Disproportionate Share Hospital Program

Parent Issue

Medicaid DSH Cuts Delayed Until Nov. 21 Through Federal Budget Continuing Resolution

Yesterday, the U.S. Senate passed a continuing resolution to provide funding for the federal government for the first few weeks of federal fiscal year 2020, which begins Oct. 1. Of particular note for California’s safety-net hospitals, the measure includes a provision to delay the Medicaid disproportionate share hospital (DSH) cuts slated to take effect on Oct. 1. The delay is in place until Nov. 21. 

Supreme Court Rejects Medicare Disproportionate Share Hospital Cuts

The Supreme Court ruled this week that the Department of Health and Human Services (HHS) violated the Medicare Act when, in 2014, it changed the calculation for payments to disproportionate share hospitals (DSH). The 7-1 court ruling could affect billions of dollars in Medicare payments to safety net hospitals.

More Than 300 Members of Congress Sign Bipartisan Letter Urging Delay of Medicaid DSH Cuts

A total of 302 members of Congress signed on to a bipartisan House letter urging Congress to delay cuts to Medicaid disproportionate share hospitals for at least two years. An overwhelming majority — 48 of 53 — of members of the California delegation cosigned the letter. CHA strongly supports this bipartisan effort and thanks members for their engagement on this critical issue.

Medicare, Medicaid Commissions Issue 2019 Reports to Congress

Both the Medicare Payment Advisory Commission (MedPAC) and the Medicaid and CHIP Payment and Access Commission (MACPAC) have issued their March 2019 reports to Congress, based on recommendations approved at their January meetings. The MedPAC report evaluates Medicare payment issues, while the MACPAC report recommends — among other items — that if planned Medicaid disproportionate share hospital (DSH) cuts proceed, they should be phased-in to give states and hospitals more time to respond.

FFY 2019 Uncompensated Care Payments to Come From 2014, 2015 Worksheet S-10 Data

In the federal fiscal year (FFY) 2019 inpatient prospective payment system final rule, the Centers for Medicare & Medicaid Services (CMS) finalized its second year of a three-year transition to use Worksheet S-10 data for distributing Medicare disproportionate share hospital (DSH) uncompensated care payments. CMS will use two years (FFYs 2014 and 2015) of Worksheet S-10 cost report data and one year of proxy data to distribute the uncompensated care payments for FFY 2019.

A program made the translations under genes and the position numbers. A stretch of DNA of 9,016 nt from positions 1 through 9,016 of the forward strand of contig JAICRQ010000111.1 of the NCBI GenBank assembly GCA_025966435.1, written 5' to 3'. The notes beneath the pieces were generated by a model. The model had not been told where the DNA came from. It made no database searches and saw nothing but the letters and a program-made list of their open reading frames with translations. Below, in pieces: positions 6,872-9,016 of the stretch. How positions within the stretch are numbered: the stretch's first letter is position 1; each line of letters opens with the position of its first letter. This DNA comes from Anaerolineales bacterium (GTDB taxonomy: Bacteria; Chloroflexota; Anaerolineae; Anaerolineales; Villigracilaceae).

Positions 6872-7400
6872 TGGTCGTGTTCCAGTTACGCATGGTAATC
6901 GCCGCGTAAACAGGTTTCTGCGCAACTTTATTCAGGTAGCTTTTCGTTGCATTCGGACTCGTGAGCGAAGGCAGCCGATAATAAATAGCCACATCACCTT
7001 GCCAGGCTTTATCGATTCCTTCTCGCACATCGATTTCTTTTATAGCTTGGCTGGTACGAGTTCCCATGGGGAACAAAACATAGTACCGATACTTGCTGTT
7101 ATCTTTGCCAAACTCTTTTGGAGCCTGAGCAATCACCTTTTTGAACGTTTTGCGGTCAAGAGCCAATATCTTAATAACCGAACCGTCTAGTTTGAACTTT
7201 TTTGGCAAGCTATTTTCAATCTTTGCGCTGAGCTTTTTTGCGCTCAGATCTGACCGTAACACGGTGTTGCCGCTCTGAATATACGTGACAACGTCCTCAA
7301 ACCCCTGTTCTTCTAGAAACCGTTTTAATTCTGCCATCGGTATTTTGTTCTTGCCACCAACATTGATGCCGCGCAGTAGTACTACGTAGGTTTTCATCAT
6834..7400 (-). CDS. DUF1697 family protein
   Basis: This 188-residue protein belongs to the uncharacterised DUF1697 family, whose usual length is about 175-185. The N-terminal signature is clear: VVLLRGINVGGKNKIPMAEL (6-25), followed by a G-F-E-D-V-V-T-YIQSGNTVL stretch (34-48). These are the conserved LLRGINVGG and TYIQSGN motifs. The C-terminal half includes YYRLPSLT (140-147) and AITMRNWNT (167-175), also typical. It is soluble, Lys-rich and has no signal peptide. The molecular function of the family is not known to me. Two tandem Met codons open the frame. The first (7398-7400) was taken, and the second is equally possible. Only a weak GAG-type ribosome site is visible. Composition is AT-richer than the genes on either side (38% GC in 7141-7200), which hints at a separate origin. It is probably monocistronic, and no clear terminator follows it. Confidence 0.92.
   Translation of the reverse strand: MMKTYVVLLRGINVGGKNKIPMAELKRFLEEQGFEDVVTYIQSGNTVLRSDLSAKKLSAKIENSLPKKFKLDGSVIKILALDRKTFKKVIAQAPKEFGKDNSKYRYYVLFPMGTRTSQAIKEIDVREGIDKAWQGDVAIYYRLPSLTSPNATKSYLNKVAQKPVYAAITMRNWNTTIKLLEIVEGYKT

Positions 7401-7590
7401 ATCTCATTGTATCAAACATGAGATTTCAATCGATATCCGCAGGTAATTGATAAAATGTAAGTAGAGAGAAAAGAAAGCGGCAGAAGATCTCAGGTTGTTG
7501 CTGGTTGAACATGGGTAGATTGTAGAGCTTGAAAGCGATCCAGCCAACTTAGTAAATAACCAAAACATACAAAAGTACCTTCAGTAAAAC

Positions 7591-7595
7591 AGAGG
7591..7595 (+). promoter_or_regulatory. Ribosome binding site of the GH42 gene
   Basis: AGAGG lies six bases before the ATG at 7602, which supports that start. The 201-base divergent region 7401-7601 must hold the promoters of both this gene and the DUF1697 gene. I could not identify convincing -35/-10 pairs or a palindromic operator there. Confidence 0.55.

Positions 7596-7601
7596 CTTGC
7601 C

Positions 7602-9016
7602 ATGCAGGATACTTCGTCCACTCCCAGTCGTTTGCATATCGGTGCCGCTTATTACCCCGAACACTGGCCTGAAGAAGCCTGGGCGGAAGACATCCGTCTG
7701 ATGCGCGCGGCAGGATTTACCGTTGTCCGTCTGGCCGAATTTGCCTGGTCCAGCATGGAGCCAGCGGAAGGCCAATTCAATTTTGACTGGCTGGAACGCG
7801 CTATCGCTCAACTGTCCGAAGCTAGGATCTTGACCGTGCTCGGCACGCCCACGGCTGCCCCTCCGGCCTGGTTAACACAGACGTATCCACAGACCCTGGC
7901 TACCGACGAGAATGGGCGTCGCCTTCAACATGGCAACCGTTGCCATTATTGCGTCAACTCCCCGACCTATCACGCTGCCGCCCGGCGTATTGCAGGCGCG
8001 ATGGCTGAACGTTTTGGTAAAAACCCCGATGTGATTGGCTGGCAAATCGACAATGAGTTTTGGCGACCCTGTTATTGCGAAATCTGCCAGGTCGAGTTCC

In response to comments from CHA, CMS noted in the final rule that it planned audits of the data in fall 2018. In late August, CMS began audits of selected hospitals’ FFY 2015 cost reports. A number of hospitals in California have received this data request, and must respond by Sept. 28.  

Because CMS has given the Medicare administrative contractors (MACs) only until the end of January to complete the audits, providers have a short timeline to complete this work with their MACs. Though CHA acknowledges that this presents a challenge from both technical and resource perspectives, CHA highly encourages hospitals that have received a request to respond as quickly as possible. Early communication with Noridian (or its subcontractor, Figliozzi & Company) is critical under this short timeline. A copy of the letter Noridian sent to select providers requesting documentation is attached; these letters are consistent across all MACs.

Budget and SGR Reforms Advance

Last night the House of Representatives passed the Bipartisan Budget Act of 2013. The Senate is expected to do so today, and the President has indicated he will sign the measure. The vote in the House was 332-62; nine Californians voted against passage. The legislation contains both good news and bad news for California’s hospitals.
Also this week, the House Ways and Means and Senate Finance Committees reported bipartisan legislation to repeal the sustainable growth rate (SGR) for physician Medicare payments. They will continue to work toward a permanent solution during the first quarter of 2014. The financing mechanisms for offsetting the cost of repeal have not been released. Payments to hospitals continue to be vulnerable as the committees look for as much at $150 billion over the next 10 years to pay for the SGR repeal. 
CHA has provided the attached summary of the Bipartisan Budget Act of 2013 with additional information about the hospital-related provisions.